The summit communiqué made a reference to Ireland but alas there was no hint of a "seismic shift" for Ireland. In the following months, the Irish Government wasn't able to name any key leader, in particular, Angela Merkel, German chancellor, who had endorsed the EU assuming responsibility for Irish public support of banks totalling about €64bn.

The FT's global business columnist, Rana Foroohar, looks at the signs of a looming economic downturn in the world and how to spot the next world recession.

Recession fears

The US and China remain in a trade war; Canada's ethics commissioner has found that Justin Trudeau, prime minister, violated the Conflict of Interest Act in a lobbying case. Trudeau faces the electorate in October; Britain may face turmoil following a non-deal exit from the European Union; Germany is on the brink of recession; Matteo Salvini, a deputy prime minister of Italy and leader of the anti-EU, anti-immigrant League party, is trying to bring down his own government and trigger a general election; Spain is deadlocked in forming a government and may have to hold another general election, while Japan and South Korea are in another trade war, related to second world war compensation claims. In South America, Mauricio Macri, the right of centre president of Argentina, was trounced last Sunday in a primary election by his Peronist populist opponent, triggering steep falls in the peso and the stock market.

Negative bond yields

This month Bloomberg reported that 25% of global bonds in circulation have negative yields.

This week Sweden sold SKr1.5bn (€140m) of 10-year government bonds with an average yield of -0.295% and according to the Swedish debt office, it got 24 bids worth a total of Skr3.7bn. It joined a club that includes Germany, Switzerland, Japan and Ireland! Last May the average yield was a positive 0.25%.

The Swedish Riksbank was the first to introduce a negative rate, in July 2009 and the Danish and Swiss central banks also adopted negative rates to deter foreign inflows to their currencies. The ECB followed later.

The Fed's federal funds rate was at 5.25% in June 2007. Its current rate is 2.25%

As fears of global recession rise, the US 10-year Treasury yields have fallen from 3.24% in early November 2018. According to The Wall Street Journal, the 10-year Treasury note fell to as low as 1.574% Wednesday, the weakest since September 2016. On Friday the yield on the benchmark 10-year note rose slightly to 1.540% while the 30-year Treasury yield was at 2.001%, up from its record low of 1.985%.

The US 2-year note closed Friday at 1.488% — on Wednesday the short-term bond yield fell to 1.559%. The lower yield than the 10-year note is called an inverted yield curve, and is a signal that bond investors foresee weak growth and lower inflation in years ahead, and expect the Federal Reserve will cut interest rates again.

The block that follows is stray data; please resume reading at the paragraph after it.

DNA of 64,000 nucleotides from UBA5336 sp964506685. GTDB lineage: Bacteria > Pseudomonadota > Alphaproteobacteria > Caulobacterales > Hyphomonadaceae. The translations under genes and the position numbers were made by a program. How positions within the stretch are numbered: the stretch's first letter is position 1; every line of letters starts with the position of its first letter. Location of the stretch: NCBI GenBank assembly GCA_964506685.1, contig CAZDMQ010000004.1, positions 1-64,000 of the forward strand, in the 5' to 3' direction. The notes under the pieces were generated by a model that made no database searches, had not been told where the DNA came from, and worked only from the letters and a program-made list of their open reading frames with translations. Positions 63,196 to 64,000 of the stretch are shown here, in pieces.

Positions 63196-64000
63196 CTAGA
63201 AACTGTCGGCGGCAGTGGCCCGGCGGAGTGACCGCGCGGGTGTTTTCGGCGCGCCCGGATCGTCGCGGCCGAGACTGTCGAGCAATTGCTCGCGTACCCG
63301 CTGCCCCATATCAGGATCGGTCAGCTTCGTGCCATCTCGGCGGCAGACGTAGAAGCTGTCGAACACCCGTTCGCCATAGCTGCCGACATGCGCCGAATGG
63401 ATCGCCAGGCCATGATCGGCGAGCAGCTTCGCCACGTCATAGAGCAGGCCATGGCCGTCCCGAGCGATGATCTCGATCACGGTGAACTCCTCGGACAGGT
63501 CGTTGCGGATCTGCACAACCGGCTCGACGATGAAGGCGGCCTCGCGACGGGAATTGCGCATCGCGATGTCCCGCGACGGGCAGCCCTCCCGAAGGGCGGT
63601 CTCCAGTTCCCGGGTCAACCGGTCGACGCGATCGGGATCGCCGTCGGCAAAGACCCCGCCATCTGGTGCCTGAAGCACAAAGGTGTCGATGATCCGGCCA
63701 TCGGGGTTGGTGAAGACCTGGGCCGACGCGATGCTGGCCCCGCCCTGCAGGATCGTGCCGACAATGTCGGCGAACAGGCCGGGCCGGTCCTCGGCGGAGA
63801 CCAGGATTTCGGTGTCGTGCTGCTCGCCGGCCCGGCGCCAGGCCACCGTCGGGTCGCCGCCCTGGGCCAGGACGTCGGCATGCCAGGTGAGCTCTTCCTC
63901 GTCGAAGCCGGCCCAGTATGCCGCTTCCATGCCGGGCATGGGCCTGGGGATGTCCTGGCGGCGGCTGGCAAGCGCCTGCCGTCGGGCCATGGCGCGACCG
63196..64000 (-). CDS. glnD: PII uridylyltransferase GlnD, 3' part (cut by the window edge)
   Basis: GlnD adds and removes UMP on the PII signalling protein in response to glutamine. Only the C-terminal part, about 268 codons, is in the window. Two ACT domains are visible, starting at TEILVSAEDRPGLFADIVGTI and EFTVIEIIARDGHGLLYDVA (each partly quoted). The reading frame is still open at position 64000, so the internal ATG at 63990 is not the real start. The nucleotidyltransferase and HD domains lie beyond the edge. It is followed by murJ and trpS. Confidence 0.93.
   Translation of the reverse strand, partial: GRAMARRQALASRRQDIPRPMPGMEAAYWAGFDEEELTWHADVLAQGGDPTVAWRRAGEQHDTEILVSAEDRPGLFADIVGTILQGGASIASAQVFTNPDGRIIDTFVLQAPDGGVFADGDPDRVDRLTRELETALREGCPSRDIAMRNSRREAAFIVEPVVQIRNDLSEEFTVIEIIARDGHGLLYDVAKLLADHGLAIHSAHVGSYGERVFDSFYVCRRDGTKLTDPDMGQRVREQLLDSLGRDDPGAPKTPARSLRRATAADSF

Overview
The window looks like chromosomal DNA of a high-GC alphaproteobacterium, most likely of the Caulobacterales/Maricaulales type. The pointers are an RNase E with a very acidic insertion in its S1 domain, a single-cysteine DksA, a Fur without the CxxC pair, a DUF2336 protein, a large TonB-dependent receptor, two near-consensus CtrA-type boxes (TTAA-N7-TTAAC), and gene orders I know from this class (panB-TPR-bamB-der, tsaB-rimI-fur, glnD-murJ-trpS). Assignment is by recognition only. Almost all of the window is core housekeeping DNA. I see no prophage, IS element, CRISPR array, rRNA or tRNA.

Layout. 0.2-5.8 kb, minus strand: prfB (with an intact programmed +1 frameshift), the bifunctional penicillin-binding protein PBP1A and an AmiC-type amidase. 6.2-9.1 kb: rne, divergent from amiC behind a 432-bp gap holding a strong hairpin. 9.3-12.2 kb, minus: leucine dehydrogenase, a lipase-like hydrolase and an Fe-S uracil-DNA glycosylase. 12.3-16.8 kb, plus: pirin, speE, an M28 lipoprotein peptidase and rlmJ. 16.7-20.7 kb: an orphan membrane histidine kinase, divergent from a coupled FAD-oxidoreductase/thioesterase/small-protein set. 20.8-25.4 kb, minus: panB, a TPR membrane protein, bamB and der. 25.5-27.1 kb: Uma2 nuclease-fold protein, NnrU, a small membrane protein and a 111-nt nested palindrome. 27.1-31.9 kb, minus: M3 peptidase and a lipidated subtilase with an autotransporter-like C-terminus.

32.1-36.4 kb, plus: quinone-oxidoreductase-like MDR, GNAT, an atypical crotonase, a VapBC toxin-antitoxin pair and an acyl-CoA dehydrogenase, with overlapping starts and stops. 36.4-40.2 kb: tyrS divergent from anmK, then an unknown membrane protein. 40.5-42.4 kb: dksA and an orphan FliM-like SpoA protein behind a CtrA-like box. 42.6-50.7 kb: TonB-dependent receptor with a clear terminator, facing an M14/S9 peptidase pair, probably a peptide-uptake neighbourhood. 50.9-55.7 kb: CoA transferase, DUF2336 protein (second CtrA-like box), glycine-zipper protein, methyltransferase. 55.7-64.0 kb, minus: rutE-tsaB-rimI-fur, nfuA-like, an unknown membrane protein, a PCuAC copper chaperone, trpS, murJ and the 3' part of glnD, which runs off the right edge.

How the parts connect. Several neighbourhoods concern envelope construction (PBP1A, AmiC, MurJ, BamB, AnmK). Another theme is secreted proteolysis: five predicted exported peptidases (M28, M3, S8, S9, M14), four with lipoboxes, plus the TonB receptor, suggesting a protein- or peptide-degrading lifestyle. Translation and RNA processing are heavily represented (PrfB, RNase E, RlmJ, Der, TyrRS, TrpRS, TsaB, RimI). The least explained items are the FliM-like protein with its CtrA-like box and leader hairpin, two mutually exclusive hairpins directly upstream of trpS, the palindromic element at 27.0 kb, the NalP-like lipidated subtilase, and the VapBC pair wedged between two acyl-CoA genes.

Yields fall as prices rise. Rising prices result from inflows of funds to low-risk assets.

According to Reuters, the US curve has inverted before each recession in the past 50 years. It offered a false signal just once in that time.

The search for high yield can mean investing in risky government and corporate bonds.

This week, Michael Hasenstab of California-based Franklin Templeton, who became famous in Ireland for investing in Irish bonds in 2011 after the international bailout, lost nearly $1.8bn last Monday on Argentine bonds, following the rush from Argentine assets that followed the poor showing of Mauricio Macri, the Argentine president, in the weekend primary elections.

The Financial Times reports that 20 years ago over half of the global bond market had yields of at least 5%, according to ICE Data Indices. Following central bank quantitative easing (QE) during the financial crisis, the ratio fell to under 16%. Today the rate is only 3% of the global bond market — the lowest share on record.

Bank of America data show that US bonds account for about half the $55tn global investment-grade bond market, but they pay 88% of all yield.

The Wall Steet Journal reports that a Bloomberg US corporate bond index is at 23.3% year to data while some of the High Yield Bonds ICE Data Indices are in high single digits.

When bond prices rise, their yields drop. In the case of the German government’s 10 year bond, yields have sunk below positive territory and into the negative. The FT explains why some investors still want to purchase an asset that they will lose money on.

So-called “real” rates, adjusted for inflation, had often been negative in for example 1975 when annual consumer inflation in the UK and Ireland exceeded 20%, but prior to 2009 it was not expected that nominal rates would dip below zero.

Chart doctor: the mysterious music of the yield curve
©FT 2019

SEE also: Low interest rates, globalization, technological change and ageing